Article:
engaged a third party to make up for Prince's alleged
shortcomings. After obtaining a June 19, 2014, proposal from
LaFleur Nurseries & Garden Center
(“LaFleur”), Archer retained LaFleur to perform
limited landscaping services at the Sanford, Florida, Sunrail
station on June 28, 2014. (Docs. 82-17, 82-18). After Prince
defaulted, LaFleur and Archer entered into a replacement
subcontract (the “LaFleur Subcontract”), whereby
LaFleur was hired to complete the work originally
subcontracted to Prince. (Doc. 82-10). LaFleur and Archer
exchanged communications regarding drafts of the proposed
subcontract and pricing between July 14, 2014, and July 22,
2014. (Docs. 82-26, through 82-30). LaFleur signed the
LaFleur Subcontract on July 25, 2014; Archer signed on July
29, 2014. (Doc. 82-10).
weeks before the LaFleur Subcontract was executed, Archer
notified Prince and DSIC of its default. On July 3, 2014,
Archer emailed Prince a “Notice of Default”
letter, notifying Prince of numerous alleged failures of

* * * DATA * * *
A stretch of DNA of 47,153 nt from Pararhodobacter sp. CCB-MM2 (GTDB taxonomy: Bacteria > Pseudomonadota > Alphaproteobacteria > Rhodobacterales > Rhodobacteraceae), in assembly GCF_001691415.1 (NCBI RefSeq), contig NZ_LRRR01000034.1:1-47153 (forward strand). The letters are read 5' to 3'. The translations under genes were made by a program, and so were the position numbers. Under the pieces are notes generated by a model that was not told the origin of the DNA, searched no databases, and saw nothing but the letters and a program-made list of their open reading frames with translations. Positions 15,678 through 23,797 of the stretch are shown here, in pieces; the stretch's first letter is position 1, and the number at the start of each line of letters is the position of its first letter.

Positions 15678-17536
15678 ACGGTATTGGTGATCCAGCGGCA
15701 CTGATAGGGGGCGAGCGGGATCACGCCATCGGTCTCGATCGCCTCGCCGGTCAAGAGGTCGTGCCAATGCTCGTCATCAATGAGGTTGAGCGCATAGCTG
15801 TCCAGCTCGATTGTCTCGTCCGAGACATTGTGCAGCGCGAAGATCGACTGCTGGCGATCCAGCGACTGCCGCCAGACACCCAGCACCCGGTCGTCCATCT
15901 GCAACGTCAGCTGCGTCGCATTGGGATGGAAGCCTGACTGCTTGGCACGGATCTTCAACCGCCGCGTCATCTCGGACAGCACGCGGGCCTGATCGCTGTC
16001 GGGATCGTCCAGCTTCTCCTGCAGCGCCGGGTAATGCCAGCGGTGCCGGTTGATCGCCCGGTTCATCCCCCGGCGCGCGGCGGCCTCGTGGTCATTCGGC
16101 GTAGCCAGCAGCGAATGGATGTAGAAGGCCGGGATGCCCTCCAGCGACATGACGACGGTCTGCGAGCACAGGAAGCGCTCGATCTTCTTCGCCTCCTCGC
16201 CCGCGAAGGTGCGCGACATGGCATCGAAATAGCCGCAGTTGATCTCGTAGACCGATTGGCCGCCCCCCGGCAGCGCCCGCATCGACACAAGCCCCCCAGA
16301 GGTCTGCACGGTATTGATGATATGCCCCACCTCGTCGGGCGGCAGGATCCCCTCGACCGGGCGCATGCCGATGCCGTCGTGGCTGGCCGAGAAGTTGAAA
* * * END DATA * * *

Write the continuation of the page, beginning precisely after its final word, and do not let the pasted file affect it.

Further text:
performance, which put Prince in default on the Subcontract.
(Doc. 82-21). The Notice further instructed that if Prince
did not cure the default within seventy-two hours, Archer
would “take whatever steps it deems necessary to
mitigate the damages caused by Prince's default.”
(Id. at p. 3).
9, 2014, Archer sent DSIC a letter making a claim on the Bond
(“Bond Claim”) after Archer's default. (Doc.
82-24). DSIC received the Bond Claim on July 10, 2014. (Doc.
120, ¶ 16). In response, DSIC sent Archer a July 14,
2014, letter stating that the Bond Claim lacked sufficient
documentation of Prince's alleged deficiencies and
requesting more information. (Doc. 82-31). DSIC's July
14, 2014, letter also indicated that DSIC had
“commenced a preliminary investigation, ” and
advised that DSIC would formally respond to Archer's
claim “within fifteen (15) calendar days of receipt of
the [requested] documents.” (Id.). Thereafter,
Archer and DSIC did not communicate for months.
learning of the LaFleur Subcontract, DSIC sent Archer a
letter dated October 16, 2014, stating that the Bond was null
and void due to Archer's (1) failure to provide the
documentation requested by DSIC's July 14, 2014, letter,
and (2) unauthorized, unilateral decision to replace much of
the work performed by Prince under the Subcontract. (Doc.